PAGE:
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The truth in the hills of Caracas


Jody McIntyre has been inspired by Venezuela’s Mount Avila.

Visible on the horizon from almost any point, Mount Avila looms on the Caracas skyline. It is close to the area I have been staying in for the last month: a giant brother that watches you everywhere you go. It seems to be a source of energy for the city; a point of reference if you ever get lost; something to look up at to forget your troubles.

Ever since travelling to Venezuela, I have wanted to make my way up Avila. Perhaps the appeal is, as the dissident lyricist Ali Primera once sang:

‘La verdad de Venezuela / no se ve en el Country club / la verdad se ve en los cerros / con su gente y su inquietud’

‘The truth of Venezuela / one does not see in the Country club / the truth is seen in the hills / with the people and their unrest’

This particular hill is not home to the barrios of others surrounding Caracas, but it is cherished by caraquenos (people of Caracas) all the same. Once inaccessible to the majority of people because of high prices, and a number of years of closure, the teleferrico, a huge cable car that sweeps over the majestic forest on the Caracas side of the mountain, is now open to all for only a few dollars.

On the way up Mount Avila, in stark contrast to similar attractions in other Latin American countries I have visited (Machu Picchu in Peru comes to mind), it seemed as if we were the only foreigners making the journey.

It was some trip to the top. Behind us, the entire city was laid out; once so intimidating, but now so insignificant compared to Avila. The forest twists and hangs from the face of the mountain, at times far away, but moments later with tree branches brushing against the side of your seat.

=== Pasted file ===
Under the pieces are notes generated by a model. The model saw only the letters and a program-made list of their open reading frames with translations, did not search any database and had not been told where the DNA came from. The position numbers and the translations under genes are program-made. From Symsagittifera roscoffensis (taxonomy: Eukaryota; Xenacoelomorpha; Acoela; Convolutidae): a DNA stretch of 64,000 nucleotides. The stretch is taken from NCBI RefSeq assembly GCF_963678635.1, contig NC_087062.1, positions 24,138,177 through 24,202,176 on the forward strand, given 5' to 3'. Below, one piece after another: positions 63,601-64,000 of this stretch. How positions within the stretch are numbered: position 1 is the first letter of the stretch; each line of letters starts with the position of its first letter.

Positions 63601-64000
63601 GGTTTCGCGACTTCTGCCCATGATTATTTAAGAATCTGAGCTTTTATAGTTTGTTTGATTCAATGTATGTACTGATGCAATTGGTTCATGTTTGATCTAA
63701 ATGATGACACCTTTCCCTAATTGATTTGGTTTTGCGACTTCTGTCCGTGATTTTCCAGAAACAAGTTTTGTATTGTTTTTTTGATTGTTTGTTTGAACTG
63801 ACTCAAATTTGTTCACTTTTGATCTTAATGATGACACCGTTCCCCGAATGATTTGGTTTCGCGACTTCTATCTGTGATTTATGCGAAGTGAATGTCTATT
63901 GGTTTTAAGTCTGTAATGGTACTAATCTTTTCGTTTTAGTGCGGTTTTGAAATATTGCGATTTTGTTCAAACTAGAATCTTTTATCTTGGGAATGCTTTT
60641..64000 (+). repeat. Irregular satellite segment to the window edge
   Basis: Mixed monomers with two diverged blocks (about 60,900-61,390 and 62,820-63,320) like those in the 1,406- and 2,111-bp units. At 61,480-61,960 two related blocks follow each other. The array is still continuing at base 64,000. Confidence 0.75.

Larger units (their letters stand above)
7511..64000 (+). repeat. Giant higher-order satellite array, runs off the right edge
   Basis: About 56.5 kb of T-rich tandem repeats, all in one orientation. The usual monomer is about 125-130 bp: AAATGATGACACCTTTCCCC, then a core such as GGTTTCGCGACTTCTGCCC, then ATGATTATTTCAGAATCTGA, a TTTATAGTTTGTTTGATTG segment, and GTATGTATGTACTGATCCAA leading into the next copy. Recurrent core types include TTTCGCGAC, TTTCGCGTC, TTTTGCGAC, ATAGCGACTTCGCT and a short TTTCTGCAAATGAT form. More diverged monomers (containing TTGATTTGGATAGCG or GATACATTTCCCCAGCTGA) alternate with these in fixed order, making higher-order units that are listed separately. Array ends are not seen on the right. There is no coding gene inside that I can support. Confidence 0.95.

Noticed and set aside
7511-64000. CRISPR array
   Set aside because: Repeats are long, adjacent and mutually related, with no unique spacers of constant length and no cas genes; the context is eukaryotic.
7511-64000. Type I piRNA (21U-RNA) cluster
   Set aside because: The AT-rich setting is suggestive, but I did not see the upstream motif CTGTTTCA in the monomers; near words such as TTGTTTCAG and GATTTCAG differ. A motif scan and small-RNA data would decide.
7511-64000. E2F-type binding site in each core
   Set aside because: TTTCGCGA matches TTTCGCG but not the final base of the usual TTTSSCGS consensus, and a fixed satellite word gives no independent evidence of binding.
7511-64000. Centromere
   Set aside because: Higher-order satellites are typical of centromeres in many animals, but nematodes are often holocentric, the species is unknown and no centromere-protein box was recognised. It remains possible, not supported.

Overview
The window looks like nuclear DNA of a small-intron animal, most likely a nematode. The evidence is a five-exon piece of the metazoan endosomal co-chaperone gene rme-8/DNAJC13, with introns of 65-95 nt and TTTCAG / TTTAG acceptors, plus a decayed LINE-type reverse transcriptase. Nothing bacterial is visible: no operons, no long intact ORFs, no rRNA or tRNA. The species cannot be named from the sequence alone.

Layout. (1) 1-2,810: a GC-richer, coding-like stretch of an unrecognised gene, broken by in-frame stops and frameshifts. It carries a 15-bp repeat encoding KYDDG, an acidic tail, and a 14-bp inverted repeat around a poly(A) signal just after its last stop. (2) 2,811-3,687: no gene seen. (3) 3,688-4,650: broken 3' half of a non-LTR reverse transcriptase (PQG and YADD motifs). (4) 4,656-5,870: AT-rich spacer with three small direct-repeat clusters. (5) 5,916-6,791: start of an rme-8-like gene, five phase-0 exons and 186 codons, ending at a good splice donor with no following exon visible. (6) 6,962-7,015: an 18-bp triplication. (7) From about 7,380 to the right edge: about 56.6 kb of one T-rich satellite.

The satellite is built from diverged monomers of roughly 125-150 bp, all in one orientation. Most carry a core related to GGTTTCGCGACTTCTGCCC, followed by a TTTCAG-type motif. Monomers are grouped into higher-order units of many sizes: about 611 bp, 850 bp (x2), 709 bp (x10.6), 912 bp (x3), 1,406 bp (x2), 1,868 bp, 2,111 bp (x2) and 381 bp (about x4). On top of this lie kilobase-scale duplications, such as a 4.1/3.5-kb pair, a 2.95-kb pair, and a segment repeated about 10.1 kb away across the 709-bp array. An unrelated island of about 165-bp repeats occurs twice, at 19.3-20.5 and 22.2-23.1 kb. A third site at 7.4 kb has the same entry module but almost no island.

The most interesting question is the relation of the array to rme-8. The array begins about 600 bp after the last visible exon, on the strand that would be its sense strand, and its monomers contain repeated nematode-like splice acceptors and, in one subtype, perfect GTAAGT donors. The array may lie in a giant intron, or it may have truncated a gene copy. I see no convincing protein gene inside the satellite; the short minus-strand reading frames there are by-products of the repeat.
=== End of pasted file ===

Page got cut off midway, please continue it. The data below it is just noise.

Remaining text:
At the top of Mount Avila, you are literally standing in the clouds, and patches of white mist floated conspicuously in the air around us. We decided to take one of the covered pick-up trucks that were heading off to the town of Galipan. It was only a short ride, which we spent clinging on to the railings next to our heads and trying to ensure that the wheelchair in the middle of us did not fall either out of the pick-up truck, or onto one of the other passengers.

Once we arrived in Galipan, we went in search of the road less travelled. It did not take us long to discover what we were looking for. Next to a small, deserted building, with planks and bricks from which we fashioned a small table, and another plank of wood which served as a bench, we sat down to take in the views of the valley below.

Later, we walked much further into the hills. I have to pay tribute to my younger brother for pushing my wheelchair up and down the various paths we came across. I am sure he will agree that it was worth it.

Eventually, we arrived at what seemed to be the summit of the route we had taken, finding ourselves outside a school which was closed, presumably for the weekend. I cannot imagine a more perfect place to receive an education. We sat down to read outside for a few hours. I wouldn't have minded if it had been for a few days.

In Venezuela, the political situation continues to develop. The focus has now shifted to regional elections in December, and there are some feelings that the PSUV (United Socialist Party of Venezuela), which holds the majority of seats in the government, should be doing more to include people in the way their candidates are chosen for various areas. For the opposition, failed Presidential candidate Capriles has chosen to stand for re-election in the state of Miranda.

Politics continues to be a part of people’s lives here in a major way, thanks to a political process that has changed their lives. There is still much to be achieved, and criticisms to be made, but the fact that this internal debate is taking place shows how far Venezuelan democracy and, even more importantly, participation have come.

For now, however, my thoughts are in the mountains.

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